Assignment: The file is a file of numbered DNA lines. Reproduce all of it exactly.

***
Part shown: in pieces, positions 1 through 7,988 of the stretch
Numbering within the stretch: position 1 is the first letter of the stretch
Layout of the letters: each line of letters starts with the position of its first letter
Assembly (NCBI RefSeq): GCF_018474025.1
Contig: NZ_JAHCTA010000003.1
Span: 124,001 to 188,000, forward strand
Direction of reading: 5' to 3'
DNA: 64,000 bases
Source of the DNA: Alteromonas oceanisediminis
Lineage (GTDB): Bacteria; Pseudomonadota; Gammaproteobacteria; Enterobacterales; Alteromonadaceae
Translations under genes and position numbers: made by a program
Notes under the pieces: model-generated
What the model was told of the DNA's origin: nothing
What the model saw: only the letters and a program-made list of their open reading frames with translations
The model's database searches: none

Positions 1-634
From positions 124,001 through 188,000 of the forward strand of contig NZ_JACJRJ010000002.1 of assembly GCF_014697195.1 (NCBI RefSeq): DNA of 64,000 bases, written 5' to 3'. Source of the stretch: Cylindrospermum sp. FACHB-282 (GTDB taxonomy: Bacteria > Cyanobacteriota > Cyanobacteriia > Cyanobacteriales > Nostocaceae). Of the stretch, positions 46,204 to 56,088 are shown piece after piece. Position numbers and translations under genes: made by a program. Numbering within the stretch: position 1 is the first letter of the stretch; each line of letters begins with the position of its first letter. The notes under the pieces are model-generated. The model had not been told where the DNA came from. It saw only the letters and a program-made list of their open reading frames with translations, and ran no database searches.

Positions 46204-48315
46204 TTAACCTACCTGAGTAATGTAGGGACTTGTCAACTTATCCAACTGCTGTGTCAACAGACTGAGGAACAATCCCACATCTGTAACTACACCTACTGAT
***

Part shown: in pieces, positions 1 through 7,988 of the stretch
Numbering within the stretch: position 1 is the first letter of the stretch
Layout of the letters: each line of letters starts with the position of its first letter
Assembly (NCBI RefSeq): GCF_018474025.1
Contig: NZ_JAHCTA010000003.1
Span: 124,001 to 188,000, forward strand
Direction of reading: 5' to 3'
DNA: 64,000 bases
Source of the DNA: Alteromonas oceanisediminis
Lineage (GTDB): Bacteria; Pseudomonadota; Gammaproteobacteria; Enterobacterales; Alteromonadaceae
Translations under genes and position numbers: made by a program
Notes under the pieces: model-generated
What the model was told of the DNA's origin: nothing
What the model saw: only the letters and a program-made list of their open reading frames with translations
The model's database searches: none

Positions 1-634
From positions 124,001 through 188,000 of the forward strand of contig NZ_JACJRJ010000002.1 of assembly GCF_014697195.1 (NCBI RefSeq): DNA of 64,000 bases, written 5' to 3'. Source of the stretch: Cylindrospermum sp. FACHB-282 (GTDB taxonomy: Bacteria > Cyanobacteriota > Cyanobacteriia > Cyanobacteriales > Nostocaceae). Of the stretch, positions 46,204 to 56,088 are shown piece after piece. Position numbers and translations under genes: made by a program. Numbering within the stretch: position 1 is the first letter of the stretch; each line of letters begins with the position of its first letter. The notes under the pieces are model-generated. The model had not been told where the DNA came from. It saw only the letters and a program-made list of their open reading frames with translations, and ran no database searches.

Positions 46204-48315
46204 TTAACCTACCTGAGTAATGTAGGGACTTGTCAACTTATCCAACTGCTGTGTCAACAGACTGAGGAACAATCCCACATCTGTAACTACACCTACTGAT